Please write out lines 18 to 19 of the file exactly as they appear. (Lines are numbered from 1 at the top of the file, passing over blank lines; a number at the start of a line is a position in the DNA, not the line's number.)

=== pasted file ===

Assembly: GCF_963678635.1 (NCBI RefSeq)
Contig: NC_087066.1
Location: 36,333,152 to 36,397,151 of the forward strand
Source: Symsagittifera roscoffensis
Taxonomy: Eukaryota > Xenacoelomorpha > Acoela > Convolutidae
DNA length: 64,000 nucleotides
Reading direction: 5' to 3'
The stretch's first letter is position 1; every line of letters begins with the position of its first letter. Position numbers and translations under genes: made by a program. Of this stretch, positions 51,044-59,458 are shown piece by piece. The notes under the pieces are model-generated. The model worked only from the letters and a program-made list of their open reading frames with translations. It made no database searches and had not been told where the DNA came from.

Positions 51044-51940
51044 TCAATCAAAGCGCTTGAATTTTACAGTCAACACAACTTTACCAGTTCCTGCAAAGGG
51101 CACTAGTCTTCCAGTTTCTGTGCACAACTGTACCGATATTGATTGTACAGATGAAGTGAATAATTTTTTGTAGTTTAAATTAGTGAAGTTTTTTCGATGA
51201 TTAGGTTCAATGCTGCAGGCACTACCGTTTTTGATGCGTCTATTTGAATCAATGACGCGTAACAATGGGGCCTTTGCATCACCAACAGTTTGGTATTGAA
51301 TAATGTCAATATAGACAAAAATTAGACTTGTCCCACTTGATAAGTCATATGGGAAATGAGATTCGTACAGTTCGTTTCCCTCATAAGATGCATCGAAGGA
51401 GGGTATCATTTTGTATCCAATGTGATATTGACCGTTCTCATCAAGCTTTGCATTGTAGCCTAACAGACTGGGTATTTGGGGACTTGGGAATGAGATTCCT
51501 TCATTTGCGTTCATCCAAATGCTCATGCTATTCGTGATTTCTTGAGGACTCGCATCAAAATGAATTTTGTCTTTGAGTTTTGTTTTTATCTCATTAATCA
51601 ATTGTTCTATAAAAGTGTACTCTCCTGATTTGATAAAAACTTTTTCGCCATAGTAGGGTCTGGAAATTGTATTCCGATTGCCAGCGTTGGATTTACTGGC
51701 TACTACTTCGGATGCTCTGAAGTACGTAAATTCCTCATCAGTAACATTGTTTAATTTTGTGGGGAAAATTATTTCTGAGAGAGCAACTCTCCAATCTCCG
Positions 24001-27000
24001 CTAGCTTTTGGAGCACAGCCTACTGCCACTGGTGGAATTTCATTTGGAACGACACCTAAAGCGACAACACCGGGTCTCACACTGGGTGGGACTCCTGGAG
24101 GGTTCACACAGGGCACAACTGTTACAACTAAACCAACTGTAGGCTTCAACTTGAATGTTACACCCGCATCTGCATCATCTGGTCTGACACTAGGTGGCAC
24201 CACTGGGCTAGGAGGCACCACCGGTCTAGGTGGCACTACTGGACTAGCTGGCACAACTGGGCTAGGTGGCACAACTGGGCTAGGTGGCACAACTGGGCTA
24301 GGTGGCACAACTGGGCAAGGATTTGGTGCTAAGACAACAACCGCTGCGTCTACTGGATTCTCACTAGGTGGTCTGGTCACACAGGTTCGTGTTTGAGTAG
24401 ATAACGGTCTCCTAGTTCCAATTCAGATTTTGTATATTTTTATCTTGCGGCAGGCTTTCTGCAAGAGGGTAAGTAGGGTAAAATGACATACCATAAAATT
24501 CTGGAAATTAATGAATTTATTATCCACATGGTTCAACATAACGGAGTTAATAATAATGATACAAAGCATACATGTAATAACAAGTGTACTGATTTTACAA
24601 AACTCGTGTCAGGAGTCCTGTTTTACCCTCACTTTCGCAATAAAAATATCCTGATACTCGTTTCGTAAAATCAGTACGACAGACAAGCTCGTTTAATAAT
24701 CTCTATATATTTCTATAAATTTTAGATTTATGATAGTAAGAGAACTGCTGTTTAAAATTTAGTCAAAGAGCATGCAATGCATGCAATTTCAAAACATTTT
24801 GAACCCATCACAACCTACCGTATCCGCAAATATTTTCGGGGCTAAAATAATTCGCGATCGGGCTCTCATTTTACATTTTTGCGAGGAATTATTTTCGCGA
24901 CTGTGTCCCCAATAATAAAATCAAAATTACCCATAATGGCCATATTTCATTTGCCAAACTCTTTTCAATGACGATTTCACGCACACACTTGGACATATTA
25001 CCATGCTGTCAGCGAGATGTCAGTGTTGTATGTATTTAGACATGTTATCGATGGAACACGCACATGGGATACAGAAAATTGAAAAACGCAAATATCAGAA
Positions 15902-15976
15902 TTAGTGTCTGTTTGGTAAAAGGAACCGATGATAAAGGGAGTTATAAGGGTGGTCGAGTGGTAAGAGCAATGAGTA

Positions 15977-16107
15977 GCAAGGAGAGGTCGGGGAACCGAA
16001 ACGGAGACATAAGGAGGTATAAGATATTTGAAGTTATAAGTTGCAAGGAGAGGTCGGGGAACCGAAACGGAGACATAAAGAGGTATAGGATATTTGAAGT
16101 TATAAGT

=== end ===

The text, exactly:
Positions 24001-27000
24001 CTAGCTTTTGGAGCACAGCCTACTGCCACTGGTGGAATTTCATTTGGAACGACACCTAAAGCGACAACACCGGGTCTCACACTGGGTGGGACTCCTGGAG